[LMB] [OT] Bad covers

Robert Woodward robertaw at drizzle.com
Sun Apr 9 06:11:37 BST 2006

On Apr 8, 2006, at 7:19 PM, Andrew wrote:

(piggy backing)

>> Dear lord. Puts the battle-nighty and the B*stard Zombie into the  
>> shade,
>> now, doesn't it?
>> And speaking of which, I think I'll start soliciting for  
>> nominations for
>> crappy SF/Fantasy book covers. If you have digital images, great,
>> otherwise, point me to an online example (such as Amazon or  
>> Bartelby),
>> and give me a brief outline of why YOU think it's crap.

Several years ago, I had the idea of putting together a post on cover  
art of alternate history books. I started with the working title of  
"The Good, the Ugly, and the Stupid", but I discovered that I didn't  
know any AH titles with good cover art. Stupid on the other hand ...

Anyway, here is what I written when I dropped the idea (IBTW, I just  
checked the links and they all still work):

I do have a definite choice for an ugly cover: the Congden & Weed  
hardcover of Turtledove's _A Different Flesh_. I found an image on  
Steven Silver's Turtledove site <URL http://www.sfsite.com/~silverag/ 
flesh.jpg> for those who never saw that edition and wish to lose  
their innocence.

By stupid cover, I mean a cover that makes me scratch my head and  
wonder "Just what were they thinking?" For example, there is the  
cover for Kirk Mitchell's _Procurator_ (found this on Amazon, <URL  
http://images.amazon.com/images/P/0441680291.01.LZZZZZZZ.jpg>); this  
book has a Roman Empire enduring 2000 years after Octavian became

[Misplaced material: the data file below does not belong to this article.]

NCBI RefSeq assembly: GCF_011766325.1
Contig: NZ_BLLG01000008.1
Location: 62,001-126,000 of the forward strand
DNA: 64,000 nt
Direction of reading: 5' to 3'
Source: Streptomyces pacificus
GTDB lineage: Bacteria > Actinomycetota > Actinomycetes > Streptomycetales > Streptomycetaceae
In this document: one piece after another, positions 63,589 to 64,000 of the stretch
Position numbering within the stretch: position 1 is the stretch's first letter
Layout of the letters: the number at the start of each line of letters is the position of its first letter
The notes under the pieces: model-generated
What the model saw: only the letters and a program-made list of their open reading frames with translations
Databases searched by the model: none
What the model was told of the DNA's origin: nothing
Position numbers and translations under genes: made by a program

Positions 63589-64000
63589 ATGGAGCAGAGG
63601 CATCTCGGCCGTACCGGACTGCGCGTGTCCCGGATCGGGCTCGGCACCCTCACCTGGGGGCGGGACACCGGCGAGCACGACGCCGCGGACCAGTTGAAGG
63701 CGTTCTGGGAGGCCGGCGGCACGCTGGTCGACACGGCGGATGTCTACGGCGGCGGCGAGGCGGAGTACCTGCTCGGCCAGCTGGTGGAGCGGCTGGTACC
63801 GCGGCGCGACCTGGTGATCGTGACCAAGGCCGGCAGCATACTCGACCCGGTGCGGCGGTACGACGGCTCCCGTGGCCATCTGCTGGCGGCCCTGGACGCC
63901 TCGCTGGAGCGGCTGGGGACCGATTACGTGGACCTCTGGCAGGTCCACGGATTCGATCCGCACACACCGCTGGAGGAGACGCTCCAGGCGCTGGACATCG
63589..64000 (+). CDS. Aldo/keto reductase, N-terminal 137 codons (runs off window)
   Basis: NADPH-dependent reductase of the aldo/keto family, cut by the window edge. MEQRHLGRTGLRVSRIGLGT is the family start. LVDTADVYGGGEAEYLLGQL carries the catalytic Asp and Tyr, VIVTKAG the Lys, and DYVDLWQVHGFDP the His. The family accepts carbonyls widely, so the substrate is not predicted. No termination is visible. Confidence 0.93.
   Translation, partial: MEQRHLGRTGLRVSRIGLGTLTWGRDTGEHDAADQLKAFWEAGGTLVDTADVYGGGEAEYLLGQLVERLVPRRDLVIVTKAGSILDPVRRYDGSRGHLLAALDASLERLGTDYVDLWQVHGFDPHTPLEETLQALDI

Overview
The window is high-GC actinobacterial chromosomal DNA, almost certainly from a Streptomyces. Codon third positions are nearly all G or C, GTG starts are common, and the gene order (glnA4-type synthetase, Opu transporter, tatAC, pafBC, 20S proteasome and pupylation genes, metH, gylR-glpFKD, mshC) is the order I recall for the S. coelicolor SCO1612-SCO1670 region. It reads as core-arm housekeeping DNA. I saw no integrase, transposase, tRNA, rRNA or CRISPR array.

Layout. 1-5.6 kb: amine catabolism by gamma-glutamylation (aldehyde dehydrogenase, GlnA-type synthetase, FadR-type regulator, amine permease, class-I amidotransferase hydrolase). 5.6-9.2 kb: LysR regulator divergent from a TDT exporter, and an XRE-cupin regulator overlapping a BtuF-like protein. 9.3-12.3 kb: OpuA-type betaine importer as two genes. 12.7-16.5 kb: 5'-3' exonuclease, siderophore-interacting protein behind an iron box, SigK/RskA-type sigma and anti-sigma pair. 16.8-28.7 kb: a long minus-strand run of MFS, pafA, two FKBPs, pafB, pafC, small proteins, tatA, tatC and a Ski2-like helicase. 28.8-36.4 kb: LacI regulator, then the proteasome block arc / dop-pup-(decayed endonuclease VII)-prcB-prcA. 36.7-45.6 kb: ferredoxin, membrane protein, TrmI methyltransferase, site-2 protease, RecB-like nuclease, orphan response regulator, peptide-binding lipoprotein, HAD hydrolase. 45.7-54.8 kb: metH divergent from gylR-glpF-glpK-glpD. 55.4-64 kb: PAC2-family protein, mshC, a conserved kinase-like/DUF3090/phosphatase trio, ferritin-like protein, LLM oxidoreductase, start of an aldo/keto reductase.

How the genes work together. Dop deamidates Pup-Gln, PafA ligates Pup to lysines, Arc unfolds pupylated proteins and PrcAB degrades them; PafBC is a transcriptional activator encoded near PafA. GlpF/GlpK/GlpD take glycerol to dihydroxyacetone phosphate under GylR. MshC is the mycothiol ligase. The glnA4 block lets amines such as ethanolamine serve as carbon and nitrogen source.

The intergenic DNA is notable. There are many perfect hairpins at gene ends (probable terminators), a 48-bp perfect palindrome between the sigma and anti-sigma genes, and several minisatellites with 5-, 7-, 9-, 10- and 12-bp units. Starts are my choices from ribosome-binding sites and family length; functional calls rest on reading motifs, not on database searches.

Augustus. My reaction to seeing this cover was not "They got that  
thing stuck and they will never get it loose" but "How did they get  
it that far without getting stuck". I believe that is supposed to be  
what the text calls a sand-galley, but somebody took the name far too  
literally (there is a dream sequence in chapter 10 that suggests that  
a sand-galley is a large tank -  the cover art for _Alternate  
Generals_ might be appropriate).  The covers of the two sequels (_New  
Barbarians_ <URL http://images.amazon.com/images/P/ 
0441571018.01.LZZZZZZZ.jpg> and _Cry Republic <URL http:// 
images.amazon.com/images/P/0441123899.01.LZZZZZZZ.jpg>) have problems  
as well, though less serious. The gun platform cantilevered off the  
bow of the ship on _New Barbarians_ is going to break away when the  
gun is fired (maybe not the first time, but it is going to do so  
eventually). IMHO, the wings of the airplane on the cover of _Cry  
Republic_ are too small (the airplane in the book was a 2 seater as  
well; I don't remember if it was a pusher or not). Also, to the best  
of my knowledge, putting a pusher engine on the fuselage that way  
just isn't done (there were WWI fighters that were pushers, but their  
tails were supported by two booms flanking the engine). Another  
example is from a 1988 paperback of Turtledove's Agent of Byzantium  
(http://www.sfsite.com/~silverag/agent.gif). I didn't notice this  
when I bought my copy, but the gun appears to be floating behind  
Basil, not being carried by him (it is completely unrealistic as  
well). Also, I noticed, upon reexamination of the cover while writing  
this post, that what I believe is Hagia Sophia in the background on  
the far left appears to have minarets (the Turks added them when they  
converted Hagia Sophia to a mosque). Unfortunately, I didn't find a  
scan of the cover with enough detail to show this.

Robert A. Woodward - robertaw at drizzle.com

"We have advanced to new and surprising levels of bafflement."
Imperial Auditor Miles Vorkosigan describes progress in _Komarr_.

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